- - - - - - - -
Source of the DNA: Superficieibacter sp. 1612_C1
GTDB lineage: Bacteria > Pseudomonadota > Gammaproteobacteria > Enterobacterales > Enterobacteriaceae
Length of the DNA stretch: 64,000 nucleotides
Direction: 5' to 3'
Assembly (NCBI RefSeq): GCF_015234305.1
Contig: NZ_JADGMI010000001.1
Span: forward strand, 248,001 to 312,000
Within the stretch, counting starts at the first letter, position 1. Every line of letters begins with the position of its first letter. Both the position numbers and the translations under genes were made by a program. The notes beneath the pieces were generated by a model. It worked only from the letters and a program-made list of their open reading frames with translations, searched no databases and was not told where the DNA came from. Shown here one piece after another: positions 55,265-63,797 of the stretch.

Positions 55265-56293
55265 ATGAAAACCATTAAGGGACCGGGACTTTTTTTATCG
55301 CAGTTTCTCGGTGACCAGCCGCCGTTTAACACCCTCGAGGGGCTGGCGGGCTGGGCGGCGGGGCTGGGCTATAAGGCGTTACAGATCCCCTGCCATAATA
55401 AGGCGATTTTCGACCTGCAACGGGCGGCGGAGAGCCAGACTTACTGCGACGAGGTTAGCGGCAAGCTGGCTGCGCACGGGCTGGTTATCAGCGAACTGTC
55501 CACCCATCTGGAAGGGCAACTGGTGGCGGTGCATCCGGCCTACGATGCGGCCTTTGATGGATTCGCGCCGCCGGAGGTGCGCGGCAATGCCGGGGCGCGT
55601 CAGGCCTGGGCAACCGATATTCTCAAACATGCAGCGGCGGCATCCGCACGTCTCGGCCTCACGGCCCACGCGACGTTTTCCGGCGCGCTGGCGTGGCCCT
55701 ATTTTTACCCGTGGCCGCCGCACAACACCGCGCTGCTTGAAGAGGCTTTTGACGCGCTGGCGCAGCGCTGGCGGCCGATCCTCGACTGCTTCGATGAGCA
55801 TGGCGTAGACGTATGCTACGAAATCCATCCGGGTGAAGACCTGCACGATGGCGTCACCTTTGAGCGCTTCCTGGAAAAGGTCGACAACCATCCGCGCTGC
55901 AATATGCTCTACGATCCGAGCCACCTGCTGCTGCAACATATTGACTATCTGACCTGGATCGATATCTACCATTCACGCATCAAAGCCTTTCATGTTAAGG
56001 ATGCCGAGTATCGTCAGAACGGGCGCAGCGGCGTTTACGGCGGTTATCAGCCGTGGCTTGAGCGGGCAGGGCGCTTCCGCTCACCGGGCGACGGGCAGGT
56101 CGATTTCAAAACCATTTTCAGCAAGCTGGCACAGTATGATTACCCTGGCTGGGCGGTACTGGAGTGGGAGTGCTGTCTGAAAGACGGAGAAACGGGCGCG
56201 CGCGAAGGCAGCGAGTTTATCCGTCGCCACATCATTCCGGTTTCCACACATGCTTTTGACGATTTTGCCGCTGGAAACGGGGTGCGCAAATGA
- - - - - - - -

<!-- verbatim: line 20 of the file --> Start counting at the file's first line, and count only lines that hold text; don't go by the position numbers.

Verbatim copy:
56201 CGCGAAGGCAGCGAGTTTATCCGTCGCCACATCATTCCGGTTTCCACACATGCTTTTGACGATTTTGCCGCTGGAAACGGGGTGCGCAAATGA